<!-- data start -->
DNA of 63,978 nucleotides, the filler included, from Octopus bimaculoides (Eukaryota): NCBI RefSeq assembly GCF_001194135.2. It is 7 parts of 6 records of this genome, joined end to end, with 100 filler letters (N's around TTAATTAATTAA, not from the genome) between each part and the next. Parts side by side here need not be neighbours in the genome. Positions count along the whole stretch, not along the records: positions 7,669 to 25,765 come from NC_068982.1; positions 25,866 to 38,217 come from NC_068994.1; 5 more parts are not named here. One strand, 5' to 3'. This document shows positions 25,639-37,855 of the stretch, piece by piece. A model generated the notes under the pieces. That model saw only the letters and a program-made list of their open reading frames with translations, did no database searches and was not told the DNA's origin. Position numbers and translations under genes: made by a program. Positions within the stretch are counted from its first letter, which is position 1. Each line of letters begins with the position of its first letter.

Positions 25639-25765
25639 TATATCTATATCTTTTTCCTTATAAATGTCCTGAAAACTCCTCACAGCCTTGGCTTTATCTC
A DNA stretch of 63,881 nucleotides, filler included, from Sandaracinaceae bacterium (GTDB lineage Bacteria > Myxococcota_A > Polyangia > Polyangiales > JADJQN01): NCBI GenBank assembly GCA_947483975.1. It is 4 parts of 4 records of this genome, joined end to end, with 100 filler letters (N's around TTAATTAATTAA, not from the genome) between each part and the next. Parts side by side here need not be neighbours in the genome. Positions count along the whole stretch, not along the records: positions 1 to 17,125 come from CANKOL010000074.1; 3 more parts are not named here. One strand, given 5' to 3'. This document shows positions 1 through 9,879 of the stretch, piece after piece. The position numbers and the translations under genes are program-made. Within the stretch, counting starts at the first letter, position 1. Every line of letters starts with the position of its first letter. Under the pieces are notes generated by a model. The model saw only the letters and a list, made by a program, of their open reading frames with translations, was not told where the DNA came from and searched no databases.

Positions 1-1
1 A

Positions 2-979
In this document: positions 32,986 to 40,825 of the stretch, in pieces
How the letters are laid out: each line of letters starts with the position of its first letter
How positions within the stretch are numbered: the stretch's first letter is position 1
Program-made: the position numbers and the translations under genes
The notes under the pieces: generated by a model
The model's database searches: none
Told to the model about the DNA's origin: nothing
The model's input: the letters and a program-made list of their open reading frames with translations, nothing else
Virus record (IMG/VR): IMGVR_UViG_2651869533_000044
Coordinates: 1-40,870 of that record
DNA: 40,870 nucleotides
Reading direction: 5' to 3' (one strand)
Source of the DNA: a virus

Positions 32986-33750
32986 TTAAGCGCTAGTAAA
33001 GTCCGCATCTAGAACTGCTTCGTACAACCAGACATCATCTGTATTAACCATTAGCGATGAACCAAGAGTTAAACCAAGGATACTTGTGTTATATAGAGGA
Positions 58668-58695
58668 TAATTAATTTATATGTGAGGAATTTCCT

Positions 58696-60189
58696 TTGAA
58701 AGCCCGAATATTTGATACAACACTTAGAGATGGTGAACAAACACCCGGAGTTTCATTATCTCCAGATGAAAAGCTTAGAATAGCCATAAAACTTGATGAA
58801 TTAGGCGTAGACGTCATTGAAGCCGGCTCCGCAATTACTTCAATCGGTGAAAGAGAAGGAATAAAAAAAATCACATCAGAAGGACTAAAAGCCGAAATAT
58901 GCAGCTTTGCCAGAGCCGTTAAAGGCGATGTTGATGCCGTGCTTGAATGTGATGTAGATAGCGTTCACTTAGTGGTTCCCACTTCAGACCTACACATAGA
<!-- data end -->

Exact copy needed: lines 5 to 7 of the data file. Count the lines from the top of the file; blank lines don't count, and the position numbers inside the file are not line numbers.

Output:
Positions 1-1
1 A

Positions 2-979